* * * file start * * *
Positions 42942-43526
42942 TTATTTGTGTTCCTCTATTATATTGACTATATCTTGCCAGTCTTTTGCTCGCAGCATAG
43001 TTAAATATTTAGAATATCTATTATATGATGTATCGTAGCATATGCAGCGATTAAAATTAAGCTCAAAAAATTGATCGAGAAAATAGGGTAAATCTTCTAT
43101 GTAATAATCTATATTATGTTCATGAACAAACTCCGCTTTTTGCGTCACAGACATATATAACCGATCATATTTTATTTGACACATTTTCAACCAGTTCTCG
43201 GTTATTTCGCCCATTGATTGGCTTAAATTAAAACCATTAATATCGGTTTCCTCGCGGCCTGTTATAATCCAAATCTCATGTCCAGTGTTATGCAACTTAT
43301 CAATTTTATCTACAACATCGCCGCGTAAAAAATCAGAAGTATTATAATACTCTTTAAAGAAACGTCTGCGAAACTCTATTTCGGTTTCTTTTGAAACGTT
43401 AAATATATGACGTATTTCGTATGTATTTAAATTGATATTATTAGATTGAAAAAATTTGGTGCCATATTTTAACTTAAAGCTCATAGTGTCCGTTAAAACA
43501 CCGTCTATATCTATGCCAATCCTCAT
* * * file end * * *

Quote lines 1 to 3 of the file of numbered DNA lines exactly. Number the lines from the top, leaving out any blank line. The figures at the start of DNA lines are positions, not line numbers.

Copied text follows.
Positions 42942-43526
42942 TTATTTGTGTTCCTCTATTATATTGACTATATCTTGCCAGTCTTTTGCTCGCAGCATAG
43001 TTAAATATTTAGAATATCTATTATATGATGTATCGTAGCATATGCAGCGATTAAAATTAAGCTCAAAAAATTGATCGAGAAAATAGGGTAAATCTTCTAT